Here's one that a lot of people don't know about. A fake tag (pretending that you have the ball and are making a play on the runner) – well, that's obstruction. Say you are a fielder and a runner is approaching second but you slap you glove like you've received the ball and so the runner quickly reverses direction to head back to first. That's obstruction. In another scenario, a runner is sliding into a base and the fielder (without the ball) lays down a tag, causing the runner to believe he's been put out. The runner gets up and starts trotting back to the dugout, whereupon the defense tags him out. That's obstruction. Nullify the out and return the runner to the base he would have achieved.
The penalty for Type 2 obstruction
Applying the penalty for Type 2 obstruction requires umpire judgment. In fact there is no prescribed penalty other than, once action has stopped (remember, this is a delayed dead ball infraction), the umpire shall call "Time" and shall "... impose such penalties, if any, as in his judgment will nullify the act of obstruction."
The emphasis on "if any" is important. It reinforces that in some cases (when, in your judgment, the obstruction is incidental and does not affect the progress of the runner) no penalty is necessary. On the other hand, you can, in your judgment, determine that the base award should be one base, two bases, or (theoretically) three bases. It's hard to imagine circumstances for a three-base award, but ... well, it's entirely in the hands of the umpire.
Mechanic for calling Type 2 obstruction
Unlike Type 1 obstruction, Type 2 obstruction is a delayed dead ball. This is important. When the umpire sees Type 2 obstruction, he should verbalize it ("That's obstruction") and point in the direction of the infraction.
When action on the play concludes, the umpire will act on the obstruction call by doing one of the following:
If the result of the play is such that, in the umpire's judgment, the obstruction caused the runner to be put out or to not reach the base that he would have reached had the obstruction not occurred, then he should call "Time" announce the infraction, then place the runner where, in his judgement, he belongs. Other runners advance if forced.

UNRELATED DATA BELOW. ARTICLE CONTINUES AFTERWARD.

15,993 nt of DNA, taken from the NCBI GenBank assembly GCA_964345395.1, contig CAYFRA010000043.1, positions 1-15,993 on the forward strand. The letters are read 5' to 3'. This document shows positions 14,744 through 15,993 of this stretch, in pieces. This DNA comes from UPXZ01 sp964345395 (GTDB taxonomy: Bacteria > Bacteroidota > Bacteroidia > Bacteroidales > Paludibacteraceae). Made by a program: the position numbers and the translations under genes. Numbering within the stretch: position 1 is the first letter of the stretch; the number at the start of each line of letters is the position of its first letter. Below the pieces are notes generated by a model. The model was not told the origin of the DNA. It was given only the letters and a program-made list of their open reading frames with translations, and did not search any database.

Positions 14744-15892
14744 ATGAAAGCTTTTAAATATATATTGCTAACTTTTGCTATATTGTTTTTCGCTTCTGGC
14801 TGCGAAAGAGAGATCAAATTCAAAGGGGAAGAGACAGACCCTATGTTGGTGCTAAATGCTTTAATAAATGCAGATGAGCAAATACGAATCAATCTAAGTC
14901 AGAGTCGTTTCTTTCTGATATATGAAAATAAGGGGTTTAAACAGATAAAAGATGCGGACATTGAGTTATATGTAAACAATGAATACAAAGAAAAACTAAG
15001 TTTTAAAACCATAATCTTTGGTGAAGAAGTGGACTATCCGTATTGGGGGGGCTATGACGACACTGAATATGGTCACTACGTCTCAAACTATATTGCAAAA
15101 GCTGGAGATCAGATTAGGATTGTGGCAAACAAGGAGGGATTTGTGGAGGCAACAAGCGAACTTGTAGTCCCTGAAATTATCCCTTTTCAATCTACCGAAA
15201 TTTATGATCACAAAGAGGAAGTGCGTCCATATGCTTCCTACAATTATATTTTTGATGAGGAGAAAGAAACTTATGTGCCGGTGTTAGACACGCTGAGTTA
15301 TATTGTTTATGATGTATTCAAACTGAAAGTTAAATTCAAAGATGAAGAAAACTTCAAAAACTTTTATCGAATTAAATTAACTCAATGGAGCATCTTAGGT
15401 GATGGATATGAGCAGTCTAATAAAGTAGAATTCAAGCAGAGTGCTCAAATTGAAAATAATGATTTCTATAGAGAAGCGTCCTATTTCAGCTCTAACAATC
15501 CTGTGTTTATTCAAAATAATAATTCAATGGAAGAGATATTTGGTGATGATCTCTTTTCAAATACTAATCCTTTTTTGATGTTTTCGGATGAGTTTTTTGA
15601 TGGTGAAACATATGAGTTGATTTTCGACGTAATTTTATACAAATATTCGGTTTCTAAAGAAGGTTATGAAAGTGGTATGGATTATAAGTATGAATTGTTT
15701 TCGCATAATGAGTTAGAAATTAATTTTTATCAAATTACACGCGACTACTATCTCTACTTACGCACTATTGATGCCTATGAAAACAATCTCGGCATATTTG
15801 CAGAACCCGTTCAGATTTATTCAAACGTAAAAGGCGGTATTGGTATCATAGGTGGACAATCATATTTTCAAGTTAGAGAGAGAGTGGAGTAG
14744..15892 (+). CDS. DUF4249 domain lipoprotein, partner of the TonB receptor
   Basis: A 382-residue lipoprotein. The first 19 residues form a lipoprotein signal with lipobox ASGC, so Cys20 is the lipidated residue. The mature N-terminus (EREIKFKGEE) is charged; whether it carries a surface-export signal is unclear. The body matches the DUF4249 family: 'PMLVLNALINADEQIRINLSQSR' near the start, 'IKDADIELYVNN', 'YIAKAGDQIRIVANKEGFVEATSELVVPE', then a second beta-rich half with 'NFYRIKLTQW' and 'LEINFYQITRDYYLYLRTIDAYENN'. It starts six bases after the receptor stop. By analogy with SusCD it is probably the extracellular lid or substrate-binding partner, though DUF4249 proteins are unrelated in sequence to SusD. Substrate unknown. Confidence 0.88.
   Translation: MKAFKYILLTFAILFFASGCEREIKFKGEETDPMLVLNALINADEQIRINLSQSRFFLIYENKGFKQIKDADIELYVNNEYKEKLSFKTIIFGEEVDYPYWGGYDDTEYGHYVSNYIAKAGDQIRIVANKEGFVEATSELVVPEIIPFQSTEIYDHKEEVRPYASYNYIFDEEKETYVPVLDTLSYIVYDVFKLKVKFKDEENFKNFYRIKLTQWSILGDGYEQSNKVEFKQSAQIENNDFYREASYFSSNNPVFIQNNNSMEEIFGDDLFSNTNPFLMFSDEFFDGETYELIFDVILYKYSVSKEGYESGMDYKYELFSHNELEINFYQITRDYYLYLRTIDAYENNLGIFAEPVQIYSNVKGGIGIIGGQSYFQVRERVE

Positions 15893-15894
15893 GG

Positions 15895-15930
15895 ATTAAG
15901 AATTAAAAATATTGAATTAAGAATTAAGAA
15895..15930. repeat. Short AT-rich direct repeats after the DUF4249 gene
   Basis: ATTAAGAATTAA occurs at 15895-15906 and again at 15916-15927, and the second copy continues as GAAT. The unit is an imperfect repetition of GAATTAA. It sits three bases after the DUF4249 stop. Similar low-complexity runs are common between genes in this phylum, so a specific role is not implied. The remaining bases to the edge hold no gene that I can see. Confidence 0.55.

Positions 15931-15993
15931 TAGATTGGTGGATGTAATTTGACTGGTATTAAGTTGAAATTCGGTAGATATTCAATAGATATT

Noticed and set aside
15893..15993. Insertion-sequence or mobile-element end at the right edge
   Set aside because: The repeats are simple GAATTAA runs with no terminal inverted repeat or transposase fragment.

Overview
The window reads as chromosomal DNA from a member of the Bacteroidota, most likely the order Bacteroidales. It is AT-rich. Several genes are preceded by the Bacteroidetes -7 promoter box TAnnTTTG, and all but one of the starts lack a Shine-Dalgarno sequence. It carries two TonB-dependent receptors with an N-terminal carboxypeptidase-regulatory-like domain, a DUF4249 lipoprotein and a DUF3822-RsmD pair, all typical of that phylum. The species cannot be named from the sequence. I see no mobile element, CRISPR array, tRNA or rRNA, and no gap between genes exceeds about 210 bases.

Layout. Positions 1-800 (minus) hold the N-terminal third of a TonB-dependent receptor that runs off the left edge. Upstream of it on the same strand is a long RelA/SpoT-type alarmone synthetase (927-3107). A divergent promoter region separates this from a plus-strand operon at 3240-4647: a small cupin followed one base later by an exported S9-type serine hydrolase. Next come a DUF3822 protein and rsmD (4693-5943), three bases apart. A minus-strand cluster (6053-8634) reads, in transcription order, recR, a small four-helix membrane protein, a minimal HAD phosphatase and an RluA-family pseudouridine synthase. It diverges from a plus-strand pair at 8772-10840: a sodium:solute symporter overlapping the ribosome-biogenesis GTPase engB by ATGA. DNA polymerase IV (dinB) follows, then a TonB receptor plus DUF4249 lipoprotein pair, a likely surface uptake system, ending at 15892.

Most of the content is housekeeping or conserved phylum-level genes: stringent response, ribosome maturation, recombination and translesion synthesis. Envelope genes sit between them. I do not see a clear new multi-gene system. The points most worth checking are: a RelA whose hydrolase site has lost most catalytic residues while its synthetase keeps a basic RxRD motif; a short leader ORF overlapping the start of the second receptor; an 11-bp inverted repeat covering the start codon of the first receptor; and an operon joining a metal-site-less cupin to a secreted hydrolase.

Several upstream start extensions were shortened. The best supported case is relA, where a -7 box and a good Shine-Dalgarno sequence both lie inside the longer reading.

If, on the other hand, the obstruction did not affect the play by causing the runner to be put out or to fail to reach base, then the umpire can simply ignore the obstruction, say nothing, and move on. Often a base coach or player will have heard the umpire verbalize "that's obstruction" and will ask, then, why he's not enforcing a penalty. The umpire should call "Time" and explain (in three seconds or less) why he's not doing so.
Generally speaking, obstruction is typically committed by a fielder against a base runner, while interference is typically committed by a base runner against a fielder, or the batter against the catcher.
Defense Obstructs Offense Interferes
There are two types of Obstruction and many possibilities for interference.
Here are many types of interference
- "Offensive interference is an act by the team at bat which interferes with, obstructs, impedes, hinders, or confuses any fielder attempting to make a play. If the umpire declares the batter, batter-runner, or a runner out for interference, all other runners shall return to the last base that was in the judgment of the umpire, legally touched at the time of the interference, unless otherwise provided by these rules."